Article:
Some insurance executives feel the time is ripe to make more use of external asset managers, in light of factors such as the ever-growing need for a wider range of expertise, the growing regulatory burden on investment teams, and downward pressure on manager fees.
Others, meanwhile, are already sold on the idea of outsourcing most, if not all, of their portfolios and discussed what they look for from external partners at a recent industry event in London.
In the former camp is Achilles Sofroniou, who until November 28 was co-chief investment officer of London-based insurer and reinsurer Canopius Group.
On that day he suggested to the audience at the Insurance Asset Management Conference in London that the industry should perhaps be re-examining the question of investment outsourcing.
Pointing out how underwriters are having a difficult time – with margins at very low levels – and taking a lot of risk on the liability side, he said: “I think now is a great time for there to be a change in how insurance companies deploy their capital.”
The regulatory environment is changing and resource requirements are getting increasingly onerous, Sofroniou said. A three- or four-man investment team is now insufficient, he noted. “You need an ESG [environmental, social and governance] specialist, you need an SCR [solvency capital requirement] specialist, you need a mandate selection guy, a strategist [and so on].”
Insurers are seeing more internal resource requirements for managing investments – such as ESG criteria and stewardship codes – and are not really sufficiently prepared for these, he added.
Hence, the questions insurers asked themselves three or four years ago need to be asked again, Sofroniou said: “Should we outsource or should we bring a lot of this management in house?
“I think we're at a tipping point where maybe – and this is my own personal opinion – we might say we brought too many assets in-house and maybe the cost savings are not as great as we thought they'd be,” he said.
What's more, fee pressures mean asset managers are offering mandates and products at lower cost, Sofroniou added.
Insurers tend to agree that it makes sense to use external managers for – at the very least – more specialist asset classes or for newer asset classes they are moving into. They also have definite ideas about what they do and do not want when they outsource.
Jeremy Baldwin, CIO for Europe, the Middle East and Africa at AIG, said his firm tries to avoid “a fixed-cost structure from the outset”, speaking on a panel at another London event on November 14.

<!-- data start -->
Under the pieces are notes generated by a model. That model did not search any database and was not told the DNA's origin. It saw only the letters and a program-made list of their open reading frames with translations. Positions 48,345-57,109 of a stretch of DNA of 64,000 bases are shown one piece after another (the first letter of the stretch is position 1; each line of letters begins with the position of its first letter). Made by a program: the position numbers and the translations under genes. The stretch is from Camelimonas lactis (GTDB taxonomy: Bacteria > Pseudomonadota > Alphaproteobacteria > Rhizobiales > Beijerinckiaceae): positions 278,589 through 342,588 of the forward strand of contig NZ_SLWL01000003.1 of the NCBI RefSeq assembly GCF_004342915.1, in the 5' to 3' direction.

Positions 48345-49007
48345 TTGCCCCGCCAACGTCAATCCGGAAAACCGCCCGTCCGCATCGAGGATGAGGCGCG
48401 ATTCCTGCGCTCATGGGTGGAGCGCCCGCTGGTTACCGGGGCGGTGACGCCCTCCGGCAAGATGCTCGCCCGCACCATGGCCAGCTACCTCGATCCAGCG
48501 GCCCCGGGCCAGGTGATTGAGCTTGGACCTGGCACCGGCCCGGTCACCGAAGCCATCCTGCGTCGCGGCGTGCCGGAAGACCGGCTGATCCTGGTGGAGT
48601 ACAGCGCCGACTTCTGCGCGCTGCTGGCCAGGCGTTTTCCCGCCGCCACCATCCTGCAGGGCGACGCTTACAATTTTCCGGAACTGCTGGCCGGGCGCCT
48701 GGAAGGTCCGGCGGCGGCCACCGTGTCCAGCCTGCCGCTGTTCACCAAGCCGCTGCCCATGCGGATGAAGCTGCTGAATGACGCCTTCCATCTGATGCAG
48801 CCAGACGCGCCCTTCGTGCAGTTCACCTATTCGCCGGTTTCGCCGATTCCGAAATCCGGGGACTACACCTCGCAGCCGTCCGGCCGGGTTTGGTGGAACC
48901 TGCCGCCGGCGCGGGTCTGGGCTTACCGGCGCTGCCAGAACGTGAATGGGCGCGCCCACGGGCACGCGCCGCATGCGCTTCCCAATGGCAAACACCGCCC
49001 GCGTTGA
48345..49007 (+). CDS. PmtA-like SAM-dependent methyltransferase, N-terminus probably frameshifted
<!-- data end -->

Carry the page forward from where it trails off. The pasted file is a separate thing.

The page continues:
“We're all conscious of costs,” said Baldwin, who oversees a $24 billion portfolio. “Underwriting profits are under pressure, investment returns are under pressure, and you've got to be really cognisant of the value that you're extracting."
Another issue Baldwin saw as important is an asset manager’s level of understanding of an insurance firm, and the impact that an individual investment will have on the overall portfolio return as opposed to the asset return in isolation.
“[With that in mind,] it's important that a manager really understands how an insurer works," he said during a panel at the Insurance Investment Summit hosted by Clear Path Analysis on November 14.
Asset managers tend to be heavily return-focused, but less appreciative how the asset side interacts with the liability side of an insurer's balance sheet, Baldwin told AsianInvestor by email.
The same panel also addressed the question of whether asset manager size was important in an insurer's selection process.
Ian Coulman, CIO of terrorism risk reinsurer Pool Re, which outsources all of its investments, said it was just one factor in the RFP process, alongside criteria such as performance, team stability and longevity, track record and stability of strategy.
SIZE CAN MATTER
But size of manager can be important, he noted during the same panel discussion. “In investment-grade fixed income, you want the manager to have a depth of resource and expertise and access to market, to be able to access the right issues at the right level at the right time.”
However, in niche areas “sometimes smaller asset managers can be better, as they are more focused on that specific strategy, whereas a larger firm offers it as just one product", Coulman said. “If it's not profitable for that large manager, they may not be deploying all the necessary resources to be able to deliver [the best] returns.”
Also speaking on the panel, Atanas Christev, head of investment at UK-based Direct Line Group, agreed that small managers could be beneficial.
“You're not looking for sheer size, but you are looking for access to markets," he said. "The fine balance between assets under management and access to markets is not one-to-one. They can be relatively small in a particular region and still have pretty good access because they have the expertise in that area.”
With more commoditised products, such as investment-grade fixed income, it can make sense to seek out the larger players, he said.